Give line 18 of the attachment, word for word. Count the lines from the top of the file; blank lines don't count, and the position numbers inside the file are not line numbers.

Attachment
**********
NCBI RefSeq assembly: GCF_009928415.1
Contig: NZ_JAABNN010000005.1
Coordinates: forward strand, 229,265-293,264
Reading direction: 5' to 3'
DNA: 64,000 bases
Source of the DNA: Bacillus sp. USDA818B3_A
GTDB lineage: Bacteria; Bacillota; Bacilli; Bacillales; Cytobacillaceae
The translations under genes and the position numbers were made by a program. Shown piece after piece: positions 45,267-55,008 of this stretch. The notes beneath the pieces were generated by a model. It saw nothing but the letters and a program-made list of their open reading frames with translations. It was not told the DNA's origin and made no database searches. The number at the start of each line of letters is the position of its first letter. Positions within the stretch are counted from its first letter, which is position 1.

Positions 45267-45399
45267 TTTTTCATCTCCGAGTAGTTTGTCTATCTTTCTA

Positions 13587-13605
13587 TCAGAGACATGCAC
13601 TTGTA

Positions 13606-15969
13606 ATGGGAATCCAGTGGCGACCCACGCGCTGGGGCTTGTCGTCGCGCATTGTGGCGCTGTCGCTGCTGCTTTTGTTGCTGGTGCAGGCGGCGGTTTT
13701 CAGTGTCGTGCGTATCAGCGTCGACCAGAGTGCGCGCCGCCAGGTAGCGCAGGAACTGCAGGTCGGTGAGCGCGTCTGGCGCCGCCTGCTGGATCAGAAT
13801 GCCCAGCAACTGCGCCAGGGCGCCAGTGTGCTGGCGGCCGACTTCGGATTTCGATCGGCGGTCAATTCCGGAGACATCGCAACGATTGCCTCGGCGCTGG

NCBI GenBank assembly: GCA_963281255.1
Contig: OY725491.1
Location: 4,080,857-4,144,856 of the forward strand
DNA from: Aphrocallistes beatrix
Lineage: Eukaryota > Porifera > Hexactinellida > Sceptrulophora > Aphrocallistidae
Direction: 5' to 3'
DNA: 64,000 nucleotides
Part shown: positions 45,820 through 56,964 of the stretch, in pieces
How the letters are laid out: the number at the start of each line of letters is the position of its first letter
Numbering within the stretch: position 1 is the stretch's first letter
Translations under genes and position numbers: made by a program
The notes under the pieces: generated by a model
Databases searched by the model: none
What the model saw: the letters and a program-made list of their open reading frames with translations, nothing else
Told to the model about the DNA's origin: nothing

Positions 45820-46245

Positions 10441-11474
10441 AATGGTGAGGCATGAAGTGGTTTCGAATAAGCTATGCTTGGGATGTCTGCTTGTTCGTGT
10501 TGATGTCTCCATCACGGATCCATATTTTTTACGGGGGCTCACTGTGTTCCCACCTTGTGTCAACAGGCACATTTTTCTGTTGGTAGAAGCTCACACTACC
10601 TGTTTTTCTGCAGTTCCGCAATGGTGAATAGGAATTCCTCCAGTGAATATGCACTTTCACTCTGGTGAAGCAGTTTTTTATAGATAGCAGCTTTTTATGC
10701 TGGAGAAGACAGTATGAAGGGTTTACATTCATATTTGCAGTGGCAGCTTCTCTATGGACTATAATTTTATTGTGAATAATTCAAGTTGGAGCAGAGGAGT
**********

NCBI GenBank assembly: GCA_963281255.1